IFA President John Bryan has criticised the decision of the Department of Agriculture not to extend the transport subsidy scheme on imported fodder to livestock marts and private merchants, in order to alleviate the fodder crisis across the country.
John Bryan said, “There is a huge effort being made to sources supplies of forage in the UK and elsewhere, and get them over here. The dairy co-ops have done an excellent job, but they cannot reach everybody who is short of feed”.
John Bryan called on the Minister for Agriculture Simon Coveney to immediately extend the subsidised transport scheme to livestock co-op marts and private merchants, who are already in the process of importing hay from the UK and are equally entitled to support.
John Bryan said, “It is important to point out that there are a very large number of farmers and regions which are not serviced by dairy co-ops. In many areas, the livestock marts and the private merchants play a very important role in servicing farmers and we are strongly of the view that the subsided transport scheme must be extended to cover them”.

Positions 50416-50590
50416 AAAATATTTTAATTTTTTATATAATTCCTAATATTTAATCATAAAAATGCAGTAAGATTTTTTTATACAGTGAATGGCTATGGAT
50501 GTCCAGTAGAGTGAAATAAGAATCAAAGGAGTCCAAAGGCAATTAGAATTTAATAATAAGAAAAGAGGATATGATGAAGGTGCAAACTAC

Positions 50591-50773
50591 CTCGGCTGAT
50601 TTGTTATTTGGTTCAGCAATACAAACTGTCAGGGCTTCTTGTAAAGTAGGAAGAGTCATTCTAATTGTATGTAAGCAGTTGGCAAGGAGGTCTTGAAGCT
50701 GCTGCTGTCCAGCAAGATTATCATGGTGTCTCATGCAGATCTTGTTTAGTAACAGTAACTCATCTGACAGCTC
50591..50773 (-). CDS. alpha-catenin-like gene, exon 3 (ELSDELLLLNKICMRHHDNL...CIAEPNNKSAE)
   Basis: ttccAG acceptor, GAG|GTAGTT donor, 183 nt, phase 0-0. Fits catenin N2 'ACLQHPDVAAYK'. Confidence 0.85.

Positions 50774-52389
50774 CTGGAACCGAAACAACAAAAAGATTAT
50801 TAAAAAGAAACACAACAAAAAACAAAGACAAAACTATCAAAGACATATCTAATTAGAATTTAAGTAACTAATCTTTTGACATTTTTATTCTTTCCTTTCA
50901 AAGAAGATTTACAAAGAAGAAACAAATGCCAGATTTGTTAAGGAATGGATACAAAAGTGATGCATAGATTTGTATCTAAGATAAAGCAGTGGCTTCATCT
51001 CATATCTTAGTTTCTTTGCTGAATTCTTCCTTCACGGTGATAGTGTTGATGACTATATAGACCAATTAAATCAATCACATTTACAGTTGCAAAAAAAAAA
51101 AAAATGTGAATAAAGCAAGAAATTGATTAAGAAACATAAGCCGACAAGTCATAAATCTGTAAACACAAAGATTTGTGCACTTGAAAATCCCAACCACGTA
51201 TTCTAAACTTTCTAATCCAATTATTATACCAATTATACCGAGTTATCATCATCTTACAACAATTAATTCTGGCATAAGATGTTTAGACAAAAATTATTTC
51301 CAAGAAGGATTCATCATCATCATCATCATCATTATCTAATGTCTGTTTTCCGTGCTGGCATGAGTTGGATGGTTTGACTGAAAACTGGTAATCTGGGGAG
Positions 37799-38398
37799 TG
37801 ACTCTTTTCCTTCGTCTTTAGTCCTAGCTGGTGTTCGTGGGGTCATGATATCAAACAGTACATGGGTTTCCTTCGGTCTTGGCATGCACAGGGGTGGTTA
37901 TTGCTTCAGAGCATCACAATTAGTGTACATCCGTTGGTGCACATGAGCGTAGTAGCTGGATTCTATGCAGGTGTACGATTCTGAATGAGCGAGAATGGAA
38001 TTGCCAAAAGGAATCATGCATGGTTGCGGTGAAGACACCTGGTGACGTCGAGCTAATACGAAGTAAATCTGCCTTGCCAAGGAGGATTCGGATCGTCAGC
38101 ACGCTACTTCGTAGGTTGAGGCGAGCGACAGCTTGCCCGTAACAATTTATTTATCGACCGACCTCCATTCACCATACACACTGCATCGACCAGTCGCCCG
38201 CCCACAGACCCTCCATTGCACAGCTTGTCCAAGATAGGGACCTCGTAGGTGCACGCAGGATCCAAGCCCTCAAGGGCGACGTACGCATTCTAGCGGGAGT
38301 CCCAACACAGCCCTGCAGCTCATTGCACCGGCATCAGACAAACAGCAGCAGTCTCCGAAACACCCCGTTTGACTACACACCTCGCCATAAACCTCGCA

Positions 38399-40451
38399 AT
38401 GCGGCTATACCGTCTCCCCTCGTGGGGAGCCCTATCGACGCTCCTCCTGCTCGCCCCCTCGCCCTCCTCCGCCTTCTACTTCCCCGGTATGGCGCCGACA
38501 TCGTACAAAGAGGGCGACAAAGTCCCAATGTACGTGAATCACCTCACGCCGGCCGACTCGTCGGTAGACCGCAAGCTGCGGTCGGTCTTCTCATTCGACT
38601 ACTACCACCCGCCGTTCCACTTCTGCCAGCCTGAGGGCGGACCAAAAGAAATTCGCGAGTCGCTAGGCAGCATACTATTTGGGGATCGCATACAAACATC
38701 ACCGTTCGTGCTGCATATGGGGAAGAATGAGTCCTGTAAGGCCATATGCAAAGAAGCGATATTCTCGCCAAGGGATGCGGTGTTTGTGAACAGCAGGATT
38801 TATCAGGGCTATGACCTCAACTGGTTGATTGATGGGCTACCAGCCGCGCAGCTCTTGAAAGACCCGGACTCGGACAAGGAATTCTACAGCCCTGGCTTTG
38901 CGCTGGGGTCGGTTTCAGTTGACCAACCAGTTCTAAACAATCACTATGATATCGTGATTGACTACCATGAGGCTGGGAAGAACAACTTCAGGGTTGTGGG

The IFA President said this is an urgent issue and it is very important that assistance is available to all sectors and regions including the drystock sector.
John Bryan re-iterated his call on the Minister to bring forward direct payments to help address the the severe cashflow problems on farms as a result of the ten months of dreadful weather. The Minister must also ensure there is flexibility in relation to stocking rates criteria for eligibility for the Disadvantaged Areas scheme.
The IFA President encouraged all farmers with surplus feed to release it to the market now and continue to help out neighbours where possible. He again commended the efforts of all the stakeholders involved in helping farm families get through this very difficult period.